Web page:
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Nov 182013
 
 November 18, 2013  Posted by  Aging in Place, Health

First Contact Specialist processes pre-admission screeningsEffective November 1, First Contact specialists with the Senior LinkAge Line® are performing federally mandated pre-admission screenings (PAS) for individuals entering a Medical Assistance (MA) certified nursing facility.

The 2013 Minnesota Legislature eliminated a PAS exemption and redesigned how PAS activity is completed. The screening ensures that only individuals who meet the required level of care are admitted to a nursing facility. In addition, it ensures individuals with a mental illness or a developmental disability or who are under the age of 65 receive additional evaluation.

Options That Foster Return to Community

One of the goals of moving the PAS processing to the Senior LinkAge Line® is to engage individuals and their families in understanding long-term care options at an earlier point in the care process. The Senior LinkAge Line® specialist are experts in home and community-based services that can support successful transition back to community life.

The specialists will place follow-up calls to the individual and/or his or her caregivers after discharge from a nursing facility with information about services such as transportation, grocery delivery, personal care, household chores and more. Being connected to these services can make the difference between a successful return to community and a less satisfying outcome.

If you are a health care professional who would like to complete a referral, visit mnaging.org to access the online form.

Nov 182013
 
 November 18, 2013  Posted by  Aging in Place, Health

Return to community with the help of caregiverWhen an individual experiences a broken hip, major surgery or another medical event that requires a stay at a nursing facility, being able to return to his or her home and community is often of paramount importance. The individual’s reduced capacity can raise a sense of hopelessness or even resignation in both the individual and his or her loved ones.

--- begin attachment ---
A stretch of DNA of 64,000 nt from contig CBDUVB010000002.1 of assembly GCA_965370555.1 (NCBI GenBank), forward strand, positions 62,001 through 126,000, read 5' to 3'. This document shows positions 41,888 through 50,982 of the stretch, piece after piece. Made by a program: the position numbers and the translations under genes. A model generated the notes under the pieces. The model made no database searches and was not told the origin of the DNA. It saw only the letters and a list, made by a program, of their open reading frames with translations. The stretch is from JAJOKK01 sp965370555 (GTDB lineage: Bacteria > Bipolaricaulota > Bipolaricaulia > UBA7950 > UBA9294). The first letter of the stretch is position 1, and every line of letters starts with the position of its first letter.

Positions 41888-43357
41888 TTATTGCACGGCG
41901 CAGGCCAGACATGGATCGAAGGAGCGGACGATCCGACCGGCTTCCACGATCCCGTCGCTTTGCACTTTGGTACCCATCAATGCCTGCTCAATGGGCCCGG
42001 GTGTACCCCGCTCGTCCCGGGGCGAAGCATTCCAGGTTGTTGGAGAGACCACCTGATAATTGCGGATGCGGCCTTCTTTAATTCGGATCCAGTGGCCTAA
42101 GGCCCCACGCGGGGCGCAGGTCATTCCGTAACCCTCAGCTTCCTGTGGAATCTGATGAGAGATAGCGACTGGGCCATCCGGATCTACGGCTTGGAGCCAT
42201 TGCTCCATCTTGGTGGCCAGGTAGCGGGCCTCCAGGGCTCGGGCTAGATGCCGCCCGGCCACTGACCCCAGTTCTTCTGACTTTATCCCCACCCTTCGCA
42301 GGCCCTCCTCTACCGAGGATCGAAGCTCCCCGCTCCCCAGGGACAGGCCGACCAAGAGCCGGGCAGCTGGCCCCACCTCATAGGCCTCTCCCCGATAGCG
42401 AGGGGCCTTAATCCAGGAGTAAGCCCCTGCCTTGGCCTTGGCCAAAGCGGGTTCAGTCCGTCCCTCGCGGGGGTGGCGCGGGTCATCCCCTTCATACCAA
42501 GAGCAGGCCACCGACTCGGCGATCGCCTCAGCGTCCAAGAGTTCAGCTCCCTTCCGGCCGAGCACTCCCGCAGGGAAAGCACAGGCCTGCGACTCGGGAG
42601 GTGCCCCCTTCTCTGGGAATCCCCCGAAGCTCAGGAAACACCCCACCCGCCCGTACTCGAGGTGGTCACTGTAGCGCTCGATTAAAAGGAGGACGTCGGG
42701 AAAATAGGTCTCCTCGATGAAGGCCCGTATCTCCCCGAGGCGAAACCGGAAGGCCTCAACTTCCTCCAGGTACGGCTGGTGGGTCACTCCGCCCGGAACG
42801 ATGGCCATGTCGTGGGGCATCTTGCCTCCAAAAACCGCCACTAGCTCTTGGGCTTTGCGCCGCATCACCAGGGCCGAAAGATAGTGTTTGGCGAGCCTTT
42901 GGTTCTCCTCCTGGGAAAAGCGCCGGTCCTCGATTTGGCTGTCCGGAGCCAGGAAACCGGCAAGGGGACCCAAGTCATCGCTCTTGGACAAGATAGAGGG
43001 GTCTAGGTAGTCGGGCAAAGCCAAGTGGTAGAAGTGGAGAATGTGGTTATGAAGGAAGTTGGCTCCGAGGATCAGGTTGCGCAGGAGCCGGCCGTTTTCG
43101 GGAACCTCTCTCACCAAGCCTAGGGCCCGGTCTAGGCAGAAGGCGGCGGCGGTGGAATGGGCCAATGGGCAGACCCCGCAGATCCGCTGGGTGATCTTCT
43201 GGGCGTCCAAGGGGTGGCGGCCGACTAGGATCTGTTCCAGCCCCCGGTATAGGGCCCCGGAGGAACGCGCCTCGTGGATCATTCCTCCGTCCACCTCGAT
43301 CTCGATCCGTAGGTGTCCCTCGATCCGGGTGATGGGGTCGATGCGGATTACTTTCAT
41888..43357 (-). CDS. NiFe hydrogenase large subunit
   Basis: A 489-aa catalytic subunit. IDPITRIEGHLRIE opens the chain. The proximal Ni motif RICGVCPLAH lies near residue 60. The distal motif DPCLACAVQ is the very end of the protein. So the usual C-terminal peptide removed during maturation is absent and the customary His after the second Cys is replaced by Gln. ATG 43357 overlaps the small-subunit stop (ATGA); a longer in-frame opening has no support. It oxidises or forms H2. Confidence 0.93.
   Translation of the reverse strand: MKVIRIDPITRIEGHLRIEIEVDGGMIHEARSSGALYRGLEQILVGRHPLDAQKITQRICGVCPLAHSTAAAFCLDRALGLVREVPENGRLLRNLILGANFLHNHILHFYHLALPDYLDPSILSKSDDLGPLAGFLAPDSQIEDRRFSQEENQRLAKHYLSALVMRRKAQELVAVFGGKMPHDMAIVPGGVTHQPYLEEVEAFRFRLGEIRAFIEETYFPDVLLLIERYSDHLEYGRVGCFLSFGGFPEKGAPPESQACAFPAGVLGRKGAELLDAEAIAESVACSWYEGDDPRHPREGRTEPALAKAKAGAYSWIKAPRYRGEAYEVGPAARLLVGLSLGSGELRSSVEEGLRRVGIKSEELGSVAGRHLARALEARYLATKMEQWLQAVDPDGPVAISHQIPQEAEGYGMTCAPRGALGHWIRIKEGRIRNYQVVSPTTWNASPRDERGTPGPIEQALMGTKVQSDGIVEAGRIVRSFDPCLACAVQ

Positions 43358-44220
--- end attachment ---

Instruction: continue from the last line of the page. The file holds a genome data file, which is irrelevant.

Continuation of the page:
The Return to Community initiative helps provide a happy ending to this potentially heartbreaking story. By connecting older adults and their families to free information and assistance, Community Living Specialists can help make the transition home safe and easy. They help find home and community-based services such as:

  • Transportation for running errands, going to appointments and staying connected to family and friends.
  • Grocery delivery and meal preparation.
  • Dressing, bathing and managing medications.
  • Household chores such as snow shoveling and housekeeping.
  • Home modifications
  • Support for caregivers

The Minnesota Area Agencies on Aging offer Return to Community services through the Senior LinkAge Line® (call 1-800-333-2433). The initiative is targeted to nursing home residents who express a desire to return to the community and/or have a support person to assist with their transition from the nursing home to the community. The evidence-based initiative reflects the findings in research conducted under contract to DHS by the University of Minnesota School of Public Health and the Indiana University Center for Aging Research. The research report includes a review of the Minimum Data Set data and a literature review supporting a model for developing a community discharge profile.

Jul 232012
 
 July 23, 2012  Posted by  Aging in Place

Veterans age wellThe Veteran’s Directed Home and Community Based Care program is a collaborative between the Minnesota River Area Agency on Aging®, Inc. and the Sioux Falls VA Health Care System. The program helps veterans age well by remaining in their homes or the homes of loved ones. They can do so with the support of paid caregivers and purchased services such as chore services, respite care and personal care.

Working with the VA system’s Community Health Nurse and a case manager with the Minnesota River Area Agency on Aging, the veteran develops a plan to meet his or her care needs. The veteran identifies the goods and services needed to live independently. The program is self-directed, allowing the veteran to manage care services with the help of a care consultant and financial management provider. The program is built on the premise that the individual receiving care has the right and ability to assess and determine how and by whom they receive care.